See Mediocre v0.3

Static exchange evaluation is a very powerful tool for evaluating a capture without actually playing out the moves.

It is mainly used for sorting quiescent (and ordinary) moves which produces far better results than the MVV/LVA scheme.

The implementation is very code specific, meaning there are not many general rules that apply, we simply have to find a fast way of determining if a capture gains or loses material once all the moves in the sequence has been played out.

To fully understand how it is done in Mediocre you might want to take a look at the source code in See.java which is not very long but heavily commented, I will try to give the general idea here though.

General outline

The see() method takes a move we want to check. This move is done by the initial attacker. For example Qxb6 in the diagram. It then returns a value for what this move is worth. If B6 contains an undefended pawn the value would be +100. However if the pawn is defended one time and there are no more attackers (like here) the value would be -800 (-900 for the queen +100 for the pawn).

I will use this queen and pawn capture sequence as an example when explaining other things below.

What we want to do is simply find all attackers, let them capture alternately on the square starting with the lowest valued piece, keep track of what pieces capture and finally find the best possible results of the capture sequence.

I have divided it into a few steps.

Step 1: Finding the obvious attackers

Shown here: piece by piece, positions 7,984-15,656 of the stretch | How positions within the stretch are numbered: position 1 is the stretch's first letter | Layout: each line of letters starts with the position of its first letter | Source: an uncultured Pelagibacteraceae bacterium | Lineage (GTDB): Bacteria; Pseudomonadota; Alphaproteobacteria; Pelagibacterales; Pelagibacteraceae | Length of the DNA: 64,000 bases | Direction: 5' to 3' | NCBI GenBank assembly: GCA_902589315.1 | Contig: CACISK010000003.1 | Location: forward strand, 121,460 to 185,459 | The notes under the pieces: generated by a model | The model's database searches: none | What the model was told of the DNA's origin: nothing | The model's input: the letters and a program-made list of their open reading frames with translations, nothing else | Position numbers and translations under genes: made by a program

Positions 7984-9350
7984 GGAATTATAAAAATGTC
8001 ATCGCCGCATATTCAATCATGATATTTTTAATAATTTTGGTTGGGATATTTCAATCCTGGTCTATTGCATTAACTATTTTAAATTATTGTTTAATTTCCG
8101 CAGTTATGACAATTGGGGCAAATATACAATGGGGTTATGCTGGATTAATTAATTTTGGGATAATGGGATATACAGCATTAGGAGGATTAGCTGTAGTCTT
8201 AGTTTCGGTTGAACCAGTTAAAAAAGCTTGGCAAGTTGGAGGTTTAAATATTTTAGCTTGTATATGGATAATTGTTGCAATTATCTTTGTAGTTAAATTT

We start with finding the 'obvious' attackers to the square. Meaning pieces that directly attack it. If there are two rooks on the same file for example only the first rook is directly attacking the square, the second is indirectly attacking it and this will be handled later.

The initial attacker is not added here but handled separately.

We do this in the fastest possible way, for example we do not loop over all the pawns for each side, we simply check squares where a possible pawn could attack from, and if it contains a pawn of the right color we add it.

This is the general approach throughout the code. Instead of taking a piece and see if it can attack the square, we take the square and see if a delta runs in to a piece of the right type.

In the diagram you can see how we check for attacking pieces in the different deltas, red for straight, green for diagonal and orange for knight. Since the queen is the initial attacker it will not be added but handled separately as already mentioned, however the black pawn will.

When this is done we have two arrays, w_attackers and b_attackers, filled with all the obvious attackers of the two sides.

Step 2: Simulate the inital capture

We now simulate the inital capture. This is done like this:

score = piece_values[Move.capture(move)+7];

attacked_piece_value = piece_values[(Move.pieceMoving(move))+7];

sideToMove = board.toMove*-1;

So what was done was setting 'score' to the piece that was initally standing on the square (a pawn in the example, so score would now be 1), setting attacked_piece_value to 9 (for the queen) and 'switching' the side to move.